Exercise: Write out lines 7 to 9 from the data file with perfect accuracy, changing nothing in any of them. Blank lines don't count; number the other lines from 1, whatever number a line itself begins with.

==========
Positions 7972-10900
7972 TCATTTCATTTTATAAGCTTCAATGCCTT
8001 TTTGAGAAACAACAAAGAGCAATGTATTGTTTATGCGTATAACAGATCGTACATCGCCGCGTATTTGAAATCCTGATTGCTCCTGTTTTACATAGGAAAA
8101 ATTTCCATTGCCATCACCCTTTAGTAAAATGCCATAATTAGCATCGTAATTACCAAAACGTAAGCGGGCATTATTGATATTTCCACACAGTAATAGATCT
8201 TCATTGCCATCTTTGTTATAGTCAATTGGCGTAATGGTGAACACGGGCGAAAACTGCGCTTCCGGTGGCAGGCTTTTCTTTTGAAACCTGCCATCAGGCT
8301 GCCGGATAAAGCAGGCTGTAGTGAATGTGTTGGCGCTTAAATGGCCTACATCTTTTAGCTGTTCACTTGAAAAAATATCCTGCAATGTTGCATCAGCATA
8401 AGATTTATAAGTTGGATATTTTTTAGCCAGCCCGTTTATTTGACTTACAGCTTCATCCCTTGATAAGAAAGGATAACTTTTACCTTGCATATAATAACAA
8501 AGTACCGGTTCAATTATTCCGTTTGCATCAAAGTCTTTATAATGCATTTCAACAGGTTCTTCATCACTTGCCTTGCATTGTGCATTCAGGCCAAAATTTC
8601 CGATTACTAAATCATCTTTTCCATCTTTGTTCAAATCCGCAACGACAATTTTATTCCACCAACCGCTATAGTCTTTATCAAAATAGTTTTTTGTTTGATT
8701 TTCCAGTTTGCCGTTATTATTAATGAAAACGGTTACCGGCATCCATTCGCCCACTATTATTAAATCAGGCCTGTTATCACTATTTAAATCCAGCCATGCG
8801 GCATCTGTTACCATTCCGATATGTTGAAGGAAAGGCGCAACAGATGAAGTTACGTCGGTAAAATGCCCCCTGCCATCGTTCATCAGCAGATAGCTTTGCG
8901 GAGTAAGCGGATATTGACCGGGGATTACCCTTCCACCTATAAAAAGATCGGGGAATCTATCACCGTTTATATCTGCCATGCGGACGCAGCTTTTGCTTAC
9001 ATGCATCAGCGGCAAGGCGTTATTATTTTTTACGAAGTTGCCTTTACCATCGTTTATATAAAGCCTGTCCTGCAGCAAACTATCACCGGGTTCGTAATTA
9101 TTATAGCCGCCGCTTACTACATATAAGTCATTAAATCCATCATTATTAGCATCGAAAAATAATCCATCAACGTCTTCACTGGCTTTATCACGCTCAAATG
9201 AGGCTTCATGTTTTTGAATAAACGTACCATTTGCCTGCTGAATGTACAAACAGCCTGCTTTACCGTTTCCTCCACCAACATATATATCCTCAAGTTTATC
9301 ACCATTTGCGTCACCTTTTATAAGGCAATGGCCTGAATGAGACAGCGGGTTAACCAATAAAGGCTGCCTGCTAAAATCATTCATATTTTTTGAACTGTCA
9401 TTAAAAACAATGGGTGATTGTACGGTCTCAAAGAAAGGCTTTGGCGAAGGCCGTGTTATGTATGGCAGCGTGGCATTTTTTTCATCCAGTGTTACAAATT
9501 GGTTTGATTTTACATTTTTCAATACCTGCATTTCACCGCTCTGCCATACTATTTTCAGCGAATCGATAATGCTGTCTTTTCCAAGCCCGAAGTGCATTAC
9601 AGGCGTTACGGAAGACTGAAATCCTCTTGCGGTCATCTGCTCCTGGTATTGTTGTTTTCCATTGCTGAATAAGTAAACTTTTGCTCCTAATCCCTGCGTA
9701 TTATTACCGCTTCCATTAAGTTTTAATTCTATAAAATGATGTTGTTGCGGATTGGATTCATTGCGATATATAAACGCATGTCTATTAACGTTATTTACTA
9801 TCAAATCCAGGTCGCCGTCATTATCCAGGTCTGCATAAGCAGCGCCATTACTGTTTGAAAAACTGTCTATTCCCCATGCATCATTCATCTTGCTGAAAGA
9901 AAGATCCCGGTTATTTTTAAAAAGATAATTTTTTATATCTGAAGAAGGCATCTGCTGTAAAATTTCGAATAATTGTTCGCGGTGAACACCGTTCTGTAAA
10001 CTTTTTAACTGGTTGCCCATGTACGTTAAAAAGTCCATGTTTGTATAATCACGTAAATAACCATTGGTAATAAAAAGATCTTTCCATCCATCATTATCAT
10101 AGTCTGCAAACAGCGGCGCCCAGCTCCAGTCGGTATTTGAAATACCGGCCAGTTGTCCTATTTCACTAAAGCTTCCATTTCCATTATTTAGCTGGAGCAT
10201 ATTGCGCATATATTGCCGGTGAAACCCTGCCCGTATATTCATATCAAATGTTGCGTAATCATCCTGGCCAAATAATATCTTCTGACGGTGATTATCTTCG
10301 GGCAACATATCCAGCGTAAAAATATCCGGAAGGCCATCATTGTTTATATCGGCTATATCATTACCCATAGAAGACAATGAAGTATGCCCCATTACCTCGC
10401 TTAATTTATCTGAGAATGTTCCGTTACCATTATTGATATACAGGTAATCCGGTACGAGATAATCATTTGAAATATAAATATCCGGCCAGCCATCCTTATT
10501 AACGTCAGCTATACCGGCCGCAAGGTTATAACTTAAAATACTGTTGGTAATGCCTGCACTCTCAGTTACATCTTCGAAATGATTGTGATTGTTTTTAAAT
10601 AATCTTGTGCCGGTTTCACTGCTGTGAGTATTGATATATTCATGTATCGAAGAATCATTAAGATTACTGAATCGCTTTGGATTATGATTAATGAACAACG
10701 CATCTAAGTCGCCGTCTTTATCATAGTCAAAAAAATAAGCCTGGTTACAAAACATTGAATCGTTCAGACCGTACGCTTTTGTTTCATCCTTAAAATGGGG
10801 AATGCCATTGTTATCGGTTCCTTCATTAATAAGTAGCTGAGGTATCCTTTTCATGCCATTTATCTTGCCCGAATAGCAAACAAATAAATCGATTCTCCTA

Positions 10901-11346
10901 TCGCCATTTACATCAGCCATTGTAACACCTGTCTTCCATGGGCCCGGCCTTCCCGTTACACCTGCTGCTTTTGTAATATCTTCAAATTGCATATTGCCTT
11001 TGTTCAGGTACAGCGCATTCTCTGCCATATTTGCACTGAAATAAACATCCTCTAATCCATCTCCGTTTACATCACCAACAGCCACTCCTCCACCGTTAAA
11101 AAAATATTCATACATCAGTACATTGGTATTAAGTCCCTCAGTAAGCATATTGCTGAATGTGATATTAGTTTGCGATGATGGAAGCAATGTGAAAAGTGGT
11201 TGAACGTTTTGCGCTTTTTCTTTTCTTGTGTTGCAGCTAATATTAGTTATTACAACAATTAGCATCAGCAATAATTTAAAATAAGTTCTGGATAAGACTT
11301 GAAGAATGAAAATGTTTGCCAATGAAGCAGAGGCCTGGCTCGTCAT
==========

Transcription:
8401 AGATTTATAAGTTGGATATTTTTTAGCCAGCCCGTTTATTTGACTTACAGCTTCATCCCTTGATAAGAAAGGATAACTTTTACCTTGCATATAATAACAA
8501 AGTACCGGTTCAATTATTCCGTTTGCATCAAAGTCTTTATAATGCATTTCAACAGGTTCTTCATCACTTGCCTTGCATTGTGCATTCAGGCCAAAATTTC
8601 CGATTACTAAATCATCTTTTCCATCTTTGTTCAAATCCGCAACGACAATTTTATTCCACCAACCGCTATAGTCTTTATCAAAATAGTTTTTTGTTTGATT